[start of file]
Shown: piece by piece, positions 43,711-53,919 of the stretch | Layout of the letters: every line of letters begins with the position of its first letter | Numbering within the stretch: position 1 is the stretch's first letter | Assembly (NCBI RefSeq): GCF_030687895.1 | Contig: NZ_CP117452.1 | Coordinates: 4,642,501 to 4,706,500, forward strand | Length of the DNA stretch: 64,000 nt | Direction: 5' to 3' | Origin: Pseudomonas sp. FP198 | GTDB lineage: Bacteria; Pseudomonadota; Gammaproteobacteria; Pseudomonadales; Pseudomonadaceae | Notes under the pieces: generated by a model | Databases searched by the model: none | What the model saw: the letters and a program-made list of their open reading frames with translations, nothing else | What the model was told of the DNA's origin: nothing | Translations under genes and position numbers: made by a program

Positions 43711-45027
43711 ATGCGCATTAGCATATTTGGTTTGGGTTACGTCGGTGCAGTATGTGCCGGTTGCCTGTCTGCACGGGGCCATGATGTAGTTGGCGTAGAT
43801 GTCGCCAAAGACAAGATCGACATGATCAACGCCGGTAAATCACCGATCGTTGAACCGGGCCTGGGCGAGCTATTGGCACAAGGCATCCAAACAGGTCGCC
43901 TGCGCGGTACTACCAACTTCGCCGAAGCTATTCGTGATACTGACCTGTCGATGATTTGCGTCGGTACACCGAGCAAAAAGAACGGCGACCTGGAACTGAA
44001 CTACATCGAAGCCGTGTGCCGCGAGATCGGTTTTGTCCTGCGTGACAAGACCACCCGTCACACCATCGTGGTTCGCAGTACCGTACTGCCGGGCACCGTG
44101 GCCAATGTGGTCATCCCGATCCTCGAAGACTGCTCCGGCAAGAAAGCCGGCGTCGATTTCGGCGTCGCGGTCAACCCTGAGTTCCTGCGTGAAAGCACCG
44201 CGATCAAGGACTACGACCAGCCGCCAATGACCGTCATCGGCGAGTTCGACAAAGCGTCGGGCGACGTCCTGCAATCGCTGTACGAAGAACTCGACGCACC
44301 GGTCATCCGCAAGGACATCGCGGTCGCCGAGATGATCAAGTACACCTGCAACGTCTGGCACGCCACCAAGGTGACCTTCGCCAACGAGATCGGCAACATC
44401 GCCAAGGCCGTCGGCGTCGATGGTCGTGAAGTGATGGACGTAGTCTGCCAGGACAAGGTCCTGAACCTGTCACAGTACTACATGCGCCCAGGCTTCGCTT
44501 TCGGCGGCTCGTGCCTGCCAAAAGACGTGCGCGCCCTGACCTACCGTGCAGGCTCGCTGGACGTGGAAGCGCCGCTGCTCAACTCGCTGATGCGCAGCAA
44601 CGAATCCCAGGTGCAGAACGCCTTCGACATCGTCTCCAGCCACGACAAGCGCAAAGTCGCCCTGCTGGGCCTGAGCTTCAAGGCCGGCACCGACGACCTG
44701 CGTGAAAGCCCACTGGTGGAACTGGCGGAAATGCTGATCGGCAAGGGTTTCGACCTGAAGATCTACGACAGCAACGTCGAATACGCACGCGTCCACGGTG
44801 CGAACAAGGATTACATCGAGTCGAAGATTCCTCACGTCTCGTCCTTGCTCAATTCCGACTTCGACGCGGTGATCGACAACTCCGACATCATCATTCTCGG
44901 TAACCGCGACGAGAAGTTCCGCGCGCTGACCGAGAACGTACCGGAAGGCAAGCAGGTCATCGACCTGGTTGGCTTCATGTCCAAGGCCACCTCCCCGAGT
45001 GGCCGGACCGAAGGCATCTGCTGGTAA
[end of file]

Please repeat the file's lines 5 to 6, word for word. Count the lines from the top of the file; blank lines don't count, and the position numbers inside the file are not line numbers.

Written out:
43901 TGCGCGGTACTACCAACTTCGCCGAAGCTATTCGTGATACTGACCTGTCGATGATTTGCGTCGGTACACCGAGCAAAAAGAACGGCGACCTGGAACTGAA
44001 CTACATCGAAGCCGTGTGCCGCGAGATCGGTTTTGTCCTGCGTGACAAGACCACCCGTCACACCATCGTGGTTCGCAGTACCGTACTGCCGGGCACCGTG